- Solutions Are Not Problems. Problems Are Problems, Ovid seems to be asking us to ignore the symptoms and work harder to identify the underlying causes
- Is the Perl Community Schizophrenic?, Phillip Smith argues that the Perl community needs a benevolent branding dictator
- Is it really hard to find good Perl programmers?, Gábor focuses in on the belief that
Team leaders and managers think about Perl that it is dead, unmaintainable
- Perception is Reality, Gábor recommends getting professional help (PR/Marketing)
- What does the Outside of Perl look like?, Ovid on the negative perceptions of Perl
I'm a little cynical. Many good insights and areas for improvement are identified. But Perl needs to gain mindshare. And the only way to do that is to deliver the goods: Perl needs best of breed and/or innovative killer apps...
There is very little going on today which makes Perl relevant to anyone outside the Perl community. The reality is that Perl isn't much on anyone's radar except the people who already use it...
The insights which particularly appealed to me are:
- Perl5 and Perl6 could definitely benefit from a "This is not your father's Oldsmobile" slogan. Perl doesn't market itself well.
- Perl could use a modern clean cohesive comprehensive web portal which borgs the best of what the scattershot sites out there provide: CPAN, PAUSE, Perl Mongers, perldoc, perlmonks, ironman, use.perl, perlbuzz, the various community SCM repositories, professional training, perl jobs, etc. An effort to unify those disparate sites and services into a cohesive whole using modern and enlightened Perl would give Perl5 a chance to redefine itself.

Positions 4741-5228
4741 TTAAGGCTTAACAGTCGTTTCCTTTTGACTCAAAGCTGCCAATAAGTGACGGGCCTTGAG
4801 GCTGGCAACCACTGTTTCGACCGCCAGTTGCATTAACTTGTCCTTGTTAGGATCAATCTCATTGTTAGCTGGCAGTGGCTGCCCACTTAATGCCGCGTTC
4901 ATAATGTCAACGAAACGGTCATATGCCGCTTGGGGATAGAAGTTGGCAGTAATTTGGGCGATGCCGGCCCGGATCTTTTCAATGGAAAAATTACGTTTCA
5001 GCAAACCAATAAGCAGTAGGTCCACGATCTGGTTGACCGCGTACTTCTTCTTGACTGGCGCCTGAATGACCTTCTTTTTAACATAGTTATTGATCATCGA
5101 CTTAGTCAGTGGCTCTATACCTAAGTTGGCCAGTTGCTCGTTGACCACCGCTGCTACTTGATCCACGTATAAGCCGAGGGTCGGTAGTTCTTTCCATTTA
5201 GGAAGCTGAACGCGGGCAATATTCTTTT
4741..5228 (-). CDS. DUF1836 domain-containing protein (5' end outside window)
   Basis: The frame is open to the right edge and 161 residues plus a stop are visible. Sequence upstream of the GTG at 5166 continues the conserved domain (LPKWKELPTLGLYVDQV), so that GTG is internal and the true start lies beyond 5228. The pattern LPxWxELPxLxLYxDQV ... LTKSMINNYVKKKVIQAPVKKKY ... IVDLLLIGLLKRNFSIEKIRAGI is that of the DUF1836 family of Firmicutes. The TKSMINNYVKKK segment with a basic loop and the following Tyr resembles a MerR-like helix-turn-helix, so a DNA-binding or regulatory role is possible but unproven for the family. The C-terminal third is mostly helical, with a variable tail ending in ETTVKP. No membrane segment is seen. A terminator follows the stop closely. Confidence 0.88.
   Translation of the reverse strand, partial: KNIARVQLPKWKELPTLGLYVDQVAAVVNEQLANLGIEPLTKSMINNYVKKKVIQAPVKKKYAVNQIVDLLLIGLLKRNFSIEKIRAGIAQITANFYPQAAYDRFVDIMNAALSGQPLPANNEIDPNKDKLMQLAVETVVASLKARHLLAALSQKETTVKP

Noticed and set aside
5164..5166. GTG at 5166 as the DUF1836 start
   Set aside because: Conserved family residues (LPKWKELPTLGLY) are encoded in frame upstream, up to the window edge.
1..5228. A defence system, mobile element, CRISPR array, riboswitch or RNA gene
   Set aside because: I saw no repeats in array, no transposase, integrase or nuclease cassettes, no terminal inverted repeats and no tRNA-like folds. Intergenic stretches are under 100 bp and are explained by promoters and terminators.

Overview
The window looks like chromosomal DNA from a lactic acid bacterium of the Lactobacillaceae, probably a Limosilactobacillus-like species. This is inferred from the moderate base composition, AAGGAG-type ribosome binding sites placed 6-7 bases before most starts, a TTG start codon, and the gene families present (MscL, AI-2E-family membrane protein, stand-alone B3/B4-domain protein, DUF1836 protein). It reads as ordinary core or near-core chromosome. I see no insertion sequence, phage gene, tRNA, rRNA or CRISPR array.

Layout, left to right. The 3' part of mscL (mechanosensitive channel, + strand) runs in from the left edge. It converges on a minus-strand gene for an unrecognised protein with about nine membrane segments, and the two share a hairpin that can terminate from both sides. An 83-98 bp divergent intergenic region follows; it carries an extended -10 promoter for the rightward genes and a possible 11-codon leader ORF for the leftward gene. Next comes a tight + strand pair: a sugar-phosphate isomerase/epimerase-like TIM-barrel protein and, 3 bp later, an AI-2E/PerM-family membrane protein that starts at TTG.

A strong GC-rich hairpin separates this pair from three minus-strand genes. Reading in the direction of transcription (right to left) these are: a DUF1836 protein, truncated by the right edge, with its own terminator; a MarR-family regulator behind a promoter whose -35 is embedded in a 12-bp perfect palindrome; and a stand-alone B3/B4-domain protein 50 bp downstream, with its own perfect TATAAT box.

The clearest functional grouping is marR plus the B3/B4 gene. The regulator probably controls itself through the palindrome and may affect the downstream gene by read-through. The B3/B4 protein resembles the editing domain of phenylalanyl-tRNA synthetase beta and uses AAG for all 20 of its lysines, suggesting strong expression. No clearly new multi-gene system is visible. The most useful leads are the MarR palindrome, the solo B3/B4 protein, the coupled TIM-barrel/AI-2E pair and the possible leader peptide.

Perl may look dead to outsiders, but there is a lot going on within the Perl ecosystem. There is: Perl6 (std, Parrot, Rakudo, SMOP), Moose, Catalyst, DBIx::Class, Web.pm. The list will vary from one Perl programmer to another. There is Padre, which shows promise of being of interest to non-Perl developers. And new in-roads into Bioinformatics. But O'Reilly and James Tisdall laid that foundation back in 2001 and 2003.
Another problem we need to answer, is why projects which are bootstrapped with Perl leave it behind?
Git, Linus Torvald's SCM love child, was originally assembled with a whole lot of Perl duct table, bubble gum, and glue. But if you visit http://git-scm.org/gitwiki/InterfacesFrontendsAndTools, you'll be surprised by how irrelevant Perl now appears to be to git.
Where are the new exciting, relevant solutions which use Perl?
Maybe they exist, but we're not aware of them? Muldis Rosetta is a truly relational RDMS (not SQL) being developed by Darren Duncan. Sounds interesting and promising... Does it work? Is it fast enough? Is it ready for use in production environments? Can it work with DBI, DBIx::Class, ODBC, JDBC, etc? Why aren't more developers involved with it?
Mojolicious looks like a fresh new MVC. In a fairly crowded field, it may be hard to distinguish itself. Take a look at Sebastian Riedel's recent Mojolicious::Lite blog.
Where are the other fertile grounds from which new solutions will arise? What other projects are out there which are using Perl to solve something new or solve an old problem in a better way?